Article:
The first purpose is to glorify God. “After this I beheld, and, lo, a great multitude, which no man could number, of all nations, and kindreds, and people, and tongues, stood before the throne, and before the Lamb, clothed with white robes, and palms in their hands; and cried with a loud voice, saying, Salvation to our God which sitteth upon the throne, and unto the Lamb. And all the angels stood round about the throne, and about the elders and the four beasts, and fell before the throne on their faces, and worshipped God, Saying, Amen: Blessing, and glory, and wisdom, and thanksgiving, and honour, and power, and might, be unto our God for ever and ever. Amen” (Revelation 7:9-12). This passage is set around the throne of God in heaven, but we must begin glorifying God here and now in order to be able to continue in eternity.

The second purpose is to provide a sheepfold for the God’s flock – a place where they can be fed, have their wounds cared for and be protected from the enemies seeking to harm them. “Till we all come in the unity of the faith, and of the knowledge of the Son of God, unto a perfect man, unto the measure of the stature of the fulness of Christ: that we henceforth be no more children, tossed to and fro, and carried about with every wind of doctrine, by the sleight of men, and cunning craftiness, whereby they lie in wait to deceive; but speaking the truth in love, may grow up into him in all things, which is the head, even Christ: from whom the whole body fitly joined together and compacted by that which every joint supplieth, according to the effectual working in the measure of every part, maketh increase of the body unto the edifying of itself in love” (Ephesians 4:13-16).

The third purpose is to proclaim the saving gospel of Jesus Christ to others. “And Jesus came and spake unto them, saying, All power is given unto me in heaven and in earth. Go ye therefore, and teach all nations, baptizing them in the name of the Father, and of the Son, and of the Holy Ghost: teaching them to observe all things whatsoever I have commanded you: and, lo, I am with you alway, even unto the end of the world. Amen” (Matthew 28:18-20). “And all things are of God, who hath reconciled us to himself by Jesus Christ, and hath given to us the ministry of reconciliation; to wit, that God was in Christ, reconciling the world unto himself, not imputing their trespasses unto them; and hath committed unto us the word of reconciliation. Now then we are ambassadors for Christ, as though God did beseech you by us: we pray you in Christ’s stead, be ye reconciled to God” (2 Corinthians 5:18-20).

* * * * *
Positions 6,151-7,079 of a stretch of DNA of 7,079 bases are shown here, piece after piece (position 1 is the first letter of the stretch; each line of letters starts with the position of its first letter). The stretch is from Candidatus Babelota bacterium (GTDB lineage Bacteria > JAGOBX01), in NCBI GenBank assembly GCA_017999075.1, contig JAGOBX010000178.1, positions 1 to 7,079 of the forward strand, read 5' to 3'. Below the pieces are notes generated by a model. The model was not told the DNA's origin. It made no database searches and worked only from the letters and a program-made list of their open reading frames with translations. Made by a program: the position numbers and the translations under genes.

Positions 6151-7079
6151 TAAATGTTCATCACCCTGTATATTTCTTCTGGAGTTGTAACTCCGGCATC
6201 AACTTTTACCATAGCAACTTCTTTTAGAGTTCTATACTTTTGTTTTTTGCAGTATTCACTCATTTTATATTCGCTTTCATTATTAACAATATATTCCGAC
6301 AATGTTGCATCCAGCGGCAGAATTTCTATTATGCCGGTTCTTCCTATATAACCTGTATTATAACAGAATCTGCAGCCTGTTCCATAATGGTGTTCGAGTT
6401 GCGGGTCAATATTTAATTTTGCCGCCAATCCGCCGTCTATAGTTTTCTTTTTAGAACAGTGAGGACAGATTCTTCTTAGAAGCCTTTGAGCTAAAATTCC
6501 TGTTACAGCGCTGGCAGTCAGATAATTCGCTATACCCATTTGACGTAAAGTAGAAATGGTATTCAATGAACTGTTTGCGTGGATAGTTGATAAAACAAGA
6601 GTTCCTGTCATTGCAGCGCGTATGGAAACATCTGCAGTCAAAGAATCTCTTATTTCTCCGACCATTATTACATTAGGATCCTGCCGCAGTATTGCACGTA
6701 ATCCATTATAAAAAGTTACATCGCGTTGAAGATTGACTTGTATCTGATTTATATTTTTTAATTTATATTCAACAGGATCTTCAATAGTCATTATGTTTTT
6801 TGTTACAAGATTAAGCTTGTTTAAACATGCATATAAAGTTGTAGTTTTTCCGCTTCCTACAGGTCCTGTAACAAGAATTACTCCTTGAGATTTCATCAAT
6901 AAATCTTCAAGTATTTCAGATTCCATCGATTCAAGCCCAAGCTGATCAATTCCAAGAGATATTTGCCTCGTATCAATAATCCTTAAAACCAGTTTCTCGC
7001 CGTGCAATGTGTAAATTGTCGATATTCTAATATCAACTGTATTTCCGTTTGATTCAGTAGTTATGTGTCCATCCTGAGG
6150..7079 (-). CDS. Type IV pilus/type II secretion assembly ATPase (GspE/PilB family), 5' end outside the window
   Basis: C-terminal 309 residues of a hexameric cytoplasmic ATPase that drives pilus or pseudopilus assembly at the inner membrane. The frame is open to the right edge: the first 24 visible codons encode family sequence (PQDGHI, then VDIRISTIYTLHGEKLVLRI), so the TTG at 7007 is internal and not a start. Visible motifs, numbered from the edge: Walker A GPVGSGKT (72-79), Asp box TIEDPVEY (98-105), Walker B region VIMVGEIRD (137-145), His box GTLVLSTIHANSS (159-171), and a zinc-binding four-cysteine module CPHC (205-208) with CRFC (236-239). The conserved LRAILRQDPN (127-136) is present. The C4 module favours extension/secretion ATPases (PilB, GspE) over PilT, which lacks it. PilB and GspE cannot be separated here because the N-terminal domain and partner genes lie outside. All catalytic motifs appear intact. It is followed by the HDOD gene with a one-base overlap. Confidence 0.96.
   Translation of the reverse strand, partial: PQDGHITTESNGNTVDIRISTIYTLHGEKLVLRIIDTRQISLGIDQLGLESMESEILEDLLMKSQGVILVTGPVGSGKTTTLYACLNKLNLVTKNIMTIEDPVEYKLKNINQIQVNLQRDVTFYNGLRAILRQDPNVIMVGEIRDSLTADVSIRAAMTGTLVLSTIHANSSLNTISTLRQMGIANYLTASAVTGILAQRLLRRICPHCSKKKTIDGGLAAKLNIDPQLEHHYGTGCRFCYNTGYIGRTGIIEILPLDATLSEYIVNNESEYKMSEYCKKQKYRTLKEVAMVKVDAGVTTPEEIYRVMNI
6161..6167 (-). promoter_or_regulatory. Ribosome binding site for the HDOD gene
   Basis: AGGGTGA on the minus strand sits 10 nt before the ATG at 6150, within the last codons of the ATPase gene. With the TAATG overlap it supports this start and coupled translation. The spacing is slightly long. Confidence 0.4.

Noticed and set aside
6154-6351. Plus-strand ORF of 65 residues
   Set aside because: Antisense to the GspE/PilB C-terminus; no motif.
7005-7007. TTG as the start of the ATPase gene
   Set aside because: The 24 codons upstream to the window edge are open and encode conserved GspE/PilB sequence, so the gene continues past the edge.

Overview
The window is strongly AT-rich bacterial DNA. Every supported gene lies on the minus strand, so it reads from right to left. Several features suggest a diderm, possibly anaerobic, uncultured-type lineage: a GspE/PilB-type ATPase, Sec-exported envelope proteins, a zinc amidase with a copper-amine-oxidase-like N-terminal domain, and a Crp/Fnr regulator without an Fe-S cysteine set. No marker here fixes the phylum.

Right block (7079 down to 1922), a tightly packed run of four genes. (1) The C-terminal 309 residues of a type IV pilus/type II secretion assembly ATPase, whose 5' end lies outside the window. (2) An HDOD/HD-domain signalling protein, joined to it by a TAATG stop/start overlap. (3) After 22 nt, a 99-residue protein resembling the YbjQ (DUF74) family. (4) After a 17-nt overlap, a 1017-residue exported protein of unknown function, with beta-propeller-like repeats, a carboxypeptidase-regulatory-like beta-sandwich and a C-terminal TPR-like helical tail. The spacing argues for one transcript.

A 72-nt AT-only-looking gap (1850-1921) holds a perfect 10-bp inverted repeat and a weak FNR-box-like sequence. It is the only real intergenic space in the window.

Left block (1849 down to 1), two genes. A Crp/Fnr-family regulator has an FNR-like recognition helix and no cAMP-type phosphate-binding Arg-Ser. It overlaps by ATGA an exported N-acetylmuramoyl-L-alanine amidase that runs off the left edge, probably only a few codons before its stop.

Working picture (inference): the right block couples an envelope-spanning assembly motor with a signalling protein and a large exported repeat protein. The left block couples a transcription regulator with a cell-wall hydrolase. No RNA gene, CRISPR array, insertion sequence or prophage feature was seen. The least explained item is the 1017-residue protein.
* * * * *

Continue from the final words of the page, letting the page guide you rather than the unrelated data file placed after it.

I don’t know that any one of these three purposes has preeminence over the others. If we are truly led of the Holy Spirit, we will accomplish all three.

The fruit of the Spirit: love, joy, peace and all the rest, must be evident in the church. The church should be a place where the wounded and weary can find true brotherly love that will be a balm to their wounds and speed their recovery. Yet the church must also be pure. Weak members should feel welcome, those who live in wilful disobedience must be reproved and if they do not repent they must not be retained in the sheepfold lest their disobedience be a snare to others. Joy should not be muted in the name of humility, or forced, out of a sense of duty. Peace must be genuine, based on thankfulness for God’s forgiveness and readiness to forgive others. If we let the Spirit do His perfect work in us, there will be no wobbliness in the way the church is perceived by others.